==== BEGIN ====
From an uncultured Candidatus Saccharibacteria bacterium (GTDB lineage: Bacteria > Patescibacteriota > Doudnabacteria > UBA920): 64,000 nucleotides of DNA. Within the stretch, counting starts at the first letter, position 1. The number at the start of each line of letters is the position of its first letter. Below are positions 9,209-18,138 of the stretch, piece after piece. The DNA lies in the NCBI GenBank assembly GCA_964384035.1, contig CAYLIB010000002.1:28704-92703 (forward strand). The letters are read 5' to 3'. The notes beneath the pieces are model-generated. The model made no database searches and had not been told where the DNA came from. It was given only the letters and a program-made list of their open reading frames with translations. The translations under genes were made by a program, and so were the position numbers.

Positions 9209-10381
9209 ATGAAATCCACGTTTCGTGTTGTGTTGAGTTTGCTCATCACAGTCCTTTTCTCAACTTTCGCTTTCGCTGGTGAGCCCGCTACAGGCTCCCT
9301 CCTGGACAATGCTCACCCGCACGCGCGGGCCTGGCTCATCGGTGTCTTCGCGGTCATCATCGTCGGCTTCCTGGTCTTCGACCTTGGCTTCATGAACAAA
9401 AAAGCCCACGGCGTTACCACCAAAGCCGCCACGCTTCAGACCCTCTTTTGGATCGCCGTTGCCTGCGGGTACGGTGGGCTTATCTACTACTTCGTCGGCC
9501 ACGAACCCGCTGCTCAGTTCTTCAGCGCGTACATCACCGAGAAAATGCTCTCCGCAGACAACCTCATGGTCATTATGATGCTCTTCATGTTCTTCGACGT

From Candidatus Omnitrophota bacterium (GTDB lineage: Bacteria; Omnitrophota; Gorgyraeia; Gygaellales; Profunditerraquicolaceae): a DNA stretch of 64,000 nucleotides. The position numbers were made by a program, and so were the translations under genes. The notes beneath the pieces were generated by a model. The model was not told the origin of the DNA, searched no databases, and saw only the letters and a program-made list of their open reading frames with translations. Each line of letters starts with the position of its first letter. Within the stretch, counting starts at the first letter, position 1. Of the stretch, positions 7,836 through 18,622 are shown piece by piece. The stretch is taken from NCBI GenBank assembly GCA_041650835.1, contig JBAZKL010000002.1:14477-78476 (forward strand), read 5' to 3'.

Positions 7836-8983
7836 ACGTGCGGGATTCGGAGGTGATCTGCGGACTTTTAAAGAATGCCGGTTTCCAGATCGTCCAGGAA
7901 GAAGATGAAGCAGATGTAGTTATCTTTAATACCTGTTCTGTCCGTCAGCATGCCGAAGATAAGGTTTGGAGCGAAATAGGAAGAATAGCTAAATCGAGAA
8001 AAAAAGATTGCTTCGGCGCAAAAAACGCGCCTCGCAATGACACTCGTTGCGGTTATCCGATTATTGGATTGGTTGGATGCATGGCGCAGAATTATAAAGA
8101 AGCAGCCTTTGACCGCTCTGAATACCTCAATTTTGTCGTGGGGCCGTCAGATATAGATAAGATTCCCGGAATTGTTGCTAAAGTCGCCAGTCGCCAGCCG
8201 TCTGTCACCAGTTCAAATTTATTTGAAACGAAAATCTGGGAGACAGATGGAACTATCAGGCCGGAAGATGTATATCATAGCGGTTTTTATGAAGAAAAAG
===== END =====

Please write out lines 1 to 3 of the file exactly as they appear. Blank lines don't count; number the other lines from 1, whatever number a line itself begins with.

From an uncultured Candidatus Saccharibacteria bacterium (GTDB lineage: Bacteria > Patescibacteriota > Doudnabacteria > UBA920): 64,000 nucleotides of DNA. Within the stretch, counting starts at the first letter, position 1. The number at the start of each line of letters is the position of its first letter. Below are positions 9,209-18,138 of the stretch, piece after piece. The DNA lies in the NCBI GenBank assembly GCA_964384035.1, contig CAYLIB010000002.1:28704-92703 (forward strand). The letters are read 5' to 3'. The notes beneath the pieces are model-generated. The model made no database searches and had not been told where the DNA came from. It was given only the letters and a program-made list of their open reading frames with translations. The translations under genes were made by a program, and so were the position numbers.

Positions 9209-10381
9209 ATGAAATCCACGTTTCGTGTTGTGTTGAGTTTGCTCATCACAGTCCTTTTCTCAACTTTCGCTTTCGCTGGTGAGCCCGCTACAGGCTCCCT